The ICCC was founded in 1994 by the late Dr. Albert Bush-Brown, architectural historian, and Professor Dianne Davis to stimulate and showcase innovative concepts that address global longevity challenges and opportunities. Through educational programs, conferences, technical support and international student architectural competitions, ICCC promotes a “ Society for All Generations.”
Education and training, urban planning and design, health, information and communication technology, public-private partnerships, tourism, and public administration.
The ICCC is a not-for-profit organization that has Special Consultative Status with the Economic and Social Council (ECOSOC) of the United Nations. ICCC acts as a bridge linking government, civil society organizations, the private sector, universities and the United Nations in their efforts as a catalyst for new solutions that enhance and encourage adaptation and or replication in both developing and developed countries. ICCC is mainstreaming the impact of the new digital era on the 21st century growing “Agequake.”
Since its inception, ICCC has been committed to the principle that private enterprises and individuals can help society improve communities and social public activities. This is one of ICCC’s essential goals. ‘Hospitality Design in Healthcare and Senior Communities,’ authored by ICCC’s co-founders, inspired it’s advocating a holistic approach to the “Graying of Society.”
Twenty-three renowned world leaders since 1996 have been presented with ICCC “Caring” Awards for their contributions to society.
International Student Design Competition
Integrated Communities:A Society for All Ages
The Integrated Communities: A Society for all Ages student design competition was established in 1994 to enhance understanding of the Age of Longevity and showcase innovative design solutions. This program is the centerpiece of the International Council for Caring Communities’ (ICCC) global dialogues; it endeavors to prepare the next generation of designers to enhance the quality of life for the growing graying society. The competition is organized in conjunction with the United Nations Programme for Human Settlements (UN-HABITAT) and the United Nations Programme on Ageing, Department of Economic and Social Affairs (DESA) and the private sector. Furthermore, it is endorsed around the world by the Association of Collegiate Schools of Architecture.
A Sleeping Giant is being awakened, “The Agequake” is here! Every month around the world over 1 million people turn 60 years old, with the fastest growth in developing countries.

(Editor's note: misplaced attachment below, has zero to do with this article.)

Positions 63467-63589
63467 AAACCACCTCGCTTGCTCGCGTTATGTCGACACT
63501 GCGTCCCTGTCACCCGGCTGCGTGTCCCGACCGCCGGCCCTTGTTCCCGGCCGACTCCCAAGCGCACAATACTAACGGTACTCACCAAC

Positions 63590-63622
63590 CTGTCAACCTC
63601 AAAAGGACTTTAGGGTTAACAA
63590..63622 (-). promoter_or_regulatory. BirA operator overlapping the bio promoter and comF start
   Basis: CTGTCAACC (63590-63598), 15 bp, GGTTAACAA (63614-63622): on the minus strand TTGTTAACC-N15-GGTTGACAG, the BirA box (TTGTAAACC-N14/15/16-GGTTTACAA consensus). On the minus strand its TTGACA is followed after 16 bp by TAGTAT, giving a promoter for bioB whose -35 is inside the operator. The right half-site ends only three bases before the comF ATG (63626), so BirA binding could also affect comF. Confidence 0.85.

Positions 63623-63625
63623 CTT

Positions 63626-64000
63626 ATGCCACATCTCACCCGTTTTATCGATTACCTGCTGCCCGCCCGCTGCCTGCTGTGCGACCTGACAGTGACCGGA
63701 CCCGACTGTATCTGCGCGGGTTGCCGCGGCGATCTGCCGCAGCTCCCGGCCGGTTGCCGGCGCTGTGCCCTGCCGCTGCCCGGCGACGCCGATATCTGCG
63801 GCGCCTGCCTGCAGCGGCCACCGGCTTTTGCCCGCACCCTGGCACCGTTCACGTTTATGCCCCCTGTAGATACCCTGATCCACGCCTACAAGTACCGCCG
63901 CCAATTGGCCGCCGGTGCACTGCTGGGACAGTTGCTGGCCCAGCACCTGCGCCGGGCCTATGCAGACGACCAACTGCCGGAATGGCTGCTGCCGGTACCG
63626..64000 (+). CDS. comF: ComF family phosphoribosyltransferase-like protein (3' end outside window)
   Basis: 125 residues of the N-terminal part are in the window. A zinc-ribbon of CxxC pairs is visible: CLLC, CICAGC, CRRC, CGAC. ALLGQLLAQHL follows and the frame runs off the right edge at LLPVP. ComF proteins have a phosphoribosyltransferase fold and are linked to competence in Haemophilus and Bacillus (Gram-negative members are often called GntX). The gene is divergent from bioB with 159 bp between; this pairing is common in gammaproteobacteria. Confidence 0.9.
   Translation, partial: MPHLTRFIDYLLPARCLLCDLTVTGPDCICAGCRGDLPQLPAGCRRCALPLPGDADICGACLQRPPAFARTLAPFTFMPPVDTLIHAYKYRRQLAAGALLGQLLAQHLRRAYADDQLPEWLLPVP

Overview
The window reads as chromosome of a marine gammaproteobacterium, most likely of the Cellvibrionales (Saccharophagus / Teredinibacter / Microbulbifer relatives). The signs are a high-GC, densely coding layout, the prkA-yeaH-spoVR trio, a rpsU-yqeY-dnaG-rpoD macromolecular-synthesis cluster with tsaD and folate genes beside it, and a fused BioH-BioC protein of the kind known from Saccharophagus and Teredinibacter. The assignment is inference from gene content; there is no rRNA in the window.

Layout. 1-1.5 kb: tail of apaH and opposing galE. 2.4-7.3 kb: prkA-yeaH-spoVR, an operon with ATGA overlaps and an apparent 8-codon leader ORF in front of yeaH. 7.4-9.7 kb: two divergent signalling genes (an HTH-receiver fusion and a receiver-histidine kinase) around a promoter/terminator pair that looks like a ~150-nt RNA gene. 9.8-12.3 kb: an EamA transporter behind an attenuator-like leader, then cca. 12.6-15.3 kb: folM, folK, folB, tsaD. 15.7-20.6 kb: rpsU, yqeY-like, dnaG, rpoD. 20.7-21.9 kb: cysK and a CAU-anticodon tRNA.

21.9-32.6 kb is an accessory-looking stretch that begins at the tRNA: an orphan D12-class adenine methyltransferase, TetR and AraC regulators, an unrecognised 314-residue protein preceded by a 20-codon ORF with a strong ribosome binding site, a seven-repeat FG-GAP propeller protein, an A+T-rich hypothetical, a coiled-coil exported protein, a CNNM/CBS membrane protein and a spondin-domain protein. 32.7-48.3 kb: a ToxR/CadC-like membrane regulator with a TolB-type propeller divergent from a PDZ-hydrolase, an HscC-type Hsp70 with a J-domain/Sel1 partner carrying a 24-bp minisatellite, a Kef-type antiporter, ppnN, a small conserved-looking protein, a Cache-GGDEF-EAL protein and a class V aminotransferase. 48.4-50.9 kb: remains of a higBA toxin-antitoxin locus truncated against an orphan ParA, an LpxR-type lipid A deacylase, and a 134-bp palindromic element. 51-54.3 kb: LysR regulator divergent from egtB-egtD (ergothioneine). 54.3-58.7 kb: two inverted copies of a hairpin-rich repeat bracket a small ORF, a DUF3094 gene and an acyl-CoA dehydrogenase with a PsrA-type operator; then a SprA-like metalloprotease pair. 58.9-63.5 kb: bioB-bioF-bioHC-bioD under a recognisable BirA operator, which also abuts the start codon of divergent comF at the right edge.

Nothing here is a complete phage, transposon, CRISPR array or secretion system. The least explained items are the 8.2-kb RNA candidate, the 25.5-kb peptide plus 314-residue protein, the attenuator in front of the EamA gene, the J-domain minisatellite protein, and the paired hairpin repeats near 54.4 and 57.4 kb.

ICCC’s mission is to help communities worldwide address the social, economic and cultural impact of aging populations in the design and planning for a better quality of life for all ages.
To address this issue, the ICCC has organized since 1995 a series of competitions, with exhibitions in Chile for the Americas; Hungary for Central and Eastern Europe; Spain for the 2nd World Assembly on Ageing; China and Thailand for the Economic and Social Commission for Asia and the Pacific (ESCAP); Ireland and Japan, and at United Nations Headquarters in New York in conjunction with the United Nations Commission for Social Development.
Competition’s interrelated long-term goals are:
1. To raise the awareness of architectural and design students to the needs of older persons;
2. To increase cross-cultural understanding;
3. To incorporate the growing role of ICT in communities;
4. To encourage a close connection between proposed solutions and the real world.
Past competitions have influenced local planning, educational curricula, encouraged dialogue and established new mindsets; they all deal with inclusive communities, created through a combination of new construction, renovation, reuse and environmental intervention. Through its efforts, this student competition seeks to encourage concepts and projects, which can address the needs and aspirations of multi-generational communities.
While some of the needs of older persons are universal, other needs vary by culture, region and community. The program is aimed at answering the following questions:
• Is it possible to design successful, diversified and multi-generational communities for older adults within either rural, suburban or urban contexts, including aspects of information and communication technology (ICT)?
• How are older adults fully integrated, connected to and fully engaged in their communities?
“The student designs succeed on several levels: their thoughtful research and responsiveness to the needs of older persons; the balance of creativity and practicality and ultimately, their youthful optimism which will benefit us all. The fast approaching ‘Agequake’ makes it vital that this phenomenon of aging be studied and approached by students in a pro-active manner.”
Professor Dianne Davis, Founding President, ICCC